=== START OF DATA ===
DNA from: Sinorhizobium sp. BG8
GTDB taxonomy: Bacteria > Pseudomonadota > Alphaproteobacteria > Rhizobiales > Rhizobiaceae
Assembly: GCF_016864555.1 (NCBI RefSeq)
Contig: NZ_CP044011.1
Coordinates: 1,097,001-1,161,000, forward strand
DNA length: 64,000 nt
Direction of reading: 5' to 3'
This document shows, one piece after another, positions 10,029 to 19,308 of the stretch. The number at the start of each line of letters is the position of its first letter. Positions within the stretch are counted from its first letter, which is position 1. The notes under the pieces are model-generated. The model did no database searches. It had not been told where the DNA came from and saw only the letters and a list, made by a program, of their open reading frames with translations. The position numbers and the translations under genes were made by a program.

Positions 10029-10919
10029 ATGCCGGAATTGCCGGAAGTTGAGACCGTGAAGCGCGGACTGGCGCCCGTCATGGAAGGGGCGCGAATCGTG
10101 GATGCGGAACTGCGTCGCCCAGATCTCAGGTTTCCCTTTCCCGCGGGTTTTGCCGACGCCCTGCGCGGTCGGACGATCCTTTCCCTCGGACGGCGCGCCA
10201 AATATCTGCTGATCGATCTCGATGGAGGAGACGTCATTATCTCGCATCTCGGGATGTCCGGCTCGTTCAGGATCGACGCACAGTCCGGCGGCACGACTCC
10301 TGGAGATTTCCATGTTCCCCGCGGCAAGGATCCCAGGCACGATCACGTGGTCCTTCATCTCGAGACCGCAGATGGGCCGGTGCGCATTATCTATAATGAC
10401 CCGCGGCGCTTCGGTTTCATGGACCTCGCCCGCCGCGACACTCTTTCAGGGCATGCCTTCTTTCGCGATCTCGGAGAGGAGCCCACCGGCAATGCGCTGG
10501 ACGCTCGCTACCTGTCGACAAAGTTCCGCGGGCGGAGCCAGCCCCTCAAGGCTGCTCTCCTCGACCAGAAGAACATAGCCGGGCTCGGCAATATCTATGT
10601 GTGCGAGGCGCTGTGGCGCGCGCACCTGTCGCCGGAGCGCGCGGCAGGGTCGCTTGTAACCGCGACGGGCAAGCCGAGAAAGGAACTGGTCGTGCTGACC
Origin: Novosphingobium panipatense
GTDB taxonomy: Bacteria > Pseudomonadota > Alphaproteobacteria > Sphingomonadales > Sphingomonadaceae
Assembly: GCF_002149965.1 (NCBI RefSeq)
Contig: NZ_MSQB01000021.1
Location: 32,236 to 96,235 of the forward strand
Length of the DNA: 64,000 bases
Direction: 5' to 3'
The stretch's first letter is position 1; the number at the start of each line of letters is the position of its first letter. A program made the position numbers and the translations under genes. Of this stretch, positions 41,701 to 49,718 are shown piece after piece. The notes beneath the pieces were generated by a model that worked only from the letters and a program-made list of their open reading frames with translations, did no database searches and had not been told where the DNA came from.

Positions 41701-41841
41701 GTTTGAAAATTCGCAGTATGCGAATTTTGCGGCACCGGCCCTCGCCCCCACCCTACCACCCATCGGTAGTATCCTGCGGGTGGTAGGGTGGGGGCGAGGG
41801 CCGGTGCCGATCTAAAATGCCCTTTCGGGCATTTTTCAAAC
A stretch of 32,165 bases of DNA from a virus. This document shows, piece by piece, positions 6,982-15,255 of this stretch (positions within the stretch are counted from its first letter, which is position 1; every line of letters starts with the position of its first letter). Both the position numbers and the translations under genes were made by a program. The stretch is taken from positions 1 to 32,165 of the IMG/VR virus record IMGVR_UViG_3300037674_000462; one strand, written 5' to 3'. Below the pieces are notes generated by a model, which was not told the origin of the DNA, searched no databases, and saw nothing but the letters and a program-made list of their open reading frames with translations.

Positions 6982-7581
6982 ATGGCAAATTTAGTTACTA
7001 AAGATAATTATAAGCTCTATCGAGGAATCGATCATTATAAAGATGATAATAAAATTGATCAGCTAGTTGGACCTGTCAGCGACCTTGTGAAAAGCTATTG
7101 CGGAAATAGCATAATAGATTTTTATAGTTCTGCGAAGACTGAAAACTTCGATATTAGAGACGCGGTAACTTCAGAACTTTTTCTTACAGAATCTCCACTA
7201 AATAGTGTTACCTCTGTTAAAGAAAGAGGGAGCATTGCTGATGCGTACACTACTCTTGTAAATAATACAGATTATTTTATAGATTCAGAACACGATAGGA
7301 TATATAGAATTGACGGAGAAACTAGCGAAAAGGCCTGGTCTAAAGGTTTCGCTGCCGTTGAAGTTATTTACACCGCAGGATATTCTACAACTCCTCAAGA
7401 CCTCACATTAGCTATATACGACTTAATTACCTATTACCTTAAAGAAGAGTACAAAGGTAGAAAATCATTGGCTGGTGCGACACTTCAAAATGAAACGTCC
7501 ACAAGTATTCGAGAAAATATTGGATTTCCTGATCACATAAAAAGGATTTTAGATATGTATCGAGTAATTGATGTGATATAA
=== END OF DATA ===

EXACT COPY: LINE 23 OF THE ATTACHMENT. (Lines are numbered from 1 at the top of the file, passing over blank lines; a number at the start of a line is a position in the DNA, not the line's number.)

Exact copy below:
Direction: 5' to 3'